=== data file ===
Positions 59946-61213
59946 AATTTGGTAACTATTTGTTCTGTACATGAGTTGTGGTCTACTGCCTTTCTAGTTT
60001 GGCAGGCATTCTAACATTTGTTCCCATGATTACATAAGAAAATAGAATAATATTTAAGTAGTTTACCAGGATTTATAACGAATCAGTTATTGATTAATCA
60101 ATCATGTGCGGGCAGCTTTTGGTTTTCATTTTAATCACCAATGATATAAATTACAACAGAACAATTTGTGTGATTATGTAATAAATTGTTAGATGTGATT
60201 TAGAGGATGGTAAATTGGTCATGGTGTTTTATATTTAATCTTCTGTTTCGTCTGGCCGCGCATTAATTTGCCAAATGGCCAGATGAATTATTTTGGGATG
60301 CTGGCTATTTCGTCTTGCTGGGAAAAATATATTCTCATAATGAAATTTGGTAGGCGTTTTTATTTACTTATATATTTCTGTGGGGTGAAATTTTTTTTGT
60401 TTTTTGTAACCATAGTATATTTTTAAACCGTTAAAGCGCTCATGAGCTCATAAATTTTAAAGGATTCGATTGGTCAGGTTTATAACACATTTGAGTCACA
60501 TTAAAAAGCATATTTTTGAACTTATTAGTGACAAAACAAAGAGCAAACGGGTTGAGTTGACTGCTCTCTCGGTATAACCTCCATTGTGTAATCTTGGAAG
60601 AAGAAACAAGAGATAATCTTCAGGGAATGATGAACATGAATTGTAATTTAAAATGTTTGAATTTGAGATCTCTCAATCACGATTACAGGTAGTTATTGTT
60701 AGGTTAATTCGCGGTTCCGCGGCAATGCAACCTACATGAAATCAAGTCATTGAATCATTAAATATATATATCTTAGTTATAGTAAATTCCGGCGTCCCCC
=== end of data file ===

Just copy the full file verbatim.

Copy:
Positions 59946-61213
59946 AATTTGGTAACTATTTGTTCTGTACATGAGTTGTGGTCTACTGCCTTTCTAGTTT
60001 GGCAGGCATTCTAACATTTGTTCCCATGATTACATAAGAAAATAGAATAATATTTAAGTAGTTTACCAGGATTTATAACGAATCAGTTATTGATTAATCA
60101 ATCATGTGCGGGCAGCTTTTGGTTTTCATTTTAATCACCAATGATATAAATTACAACAGAACAATTTGTGTGATTATGTAATAAATTGTTAGATGTGATT
60201 TAGAGGATGGTAAATTGGTCATGGTGTTTTATATTTAATCTTCTGTTTCGTCTGGCCGCGCATTAATTTGCCAAATGGCCAGATGAATTATTTTGGGATG
60301 CTGGCTATTTCGTCTTGCTGGGAAAAATATATTCTCATAATGAAATTTGGTAGGCGTTTTTATTTACTTATATATTTCTGTGGGGTGAAATTTTTTTTGT
60401 TTTTTGTAACCATAGTATATTTTTAAACCGTTAAAGCGCTCATGAGCTCATAAATTTTAAAGGATTCGATTGGTCAGGTTTATAACACATTTGAGTCACA
60501 TTAAAAAGCATATTTTTGAACTTATTAGTGACAAAACAAAGAGCAAACGGGTTGAGTTGACTGCTCTCTCGGTATAACCTCCATTGTGTAATCTTGGAAG
60601 AAGAAACAAGAGATAATCTTCAGGGAATGATGAACATGAATTGTAATTTAAAATGTTTGAATTTGAGATCTCTCAATCACGATTACAGGTAGTTATTGTT
60701 AGGTTAATTCGCGGTTCCGCGGCAATGCAACCTACATGAAATCAAGTCATTGAATCATTAAATATATATATCTTAGTTATAGTAAATTCCGGCGTCCCCC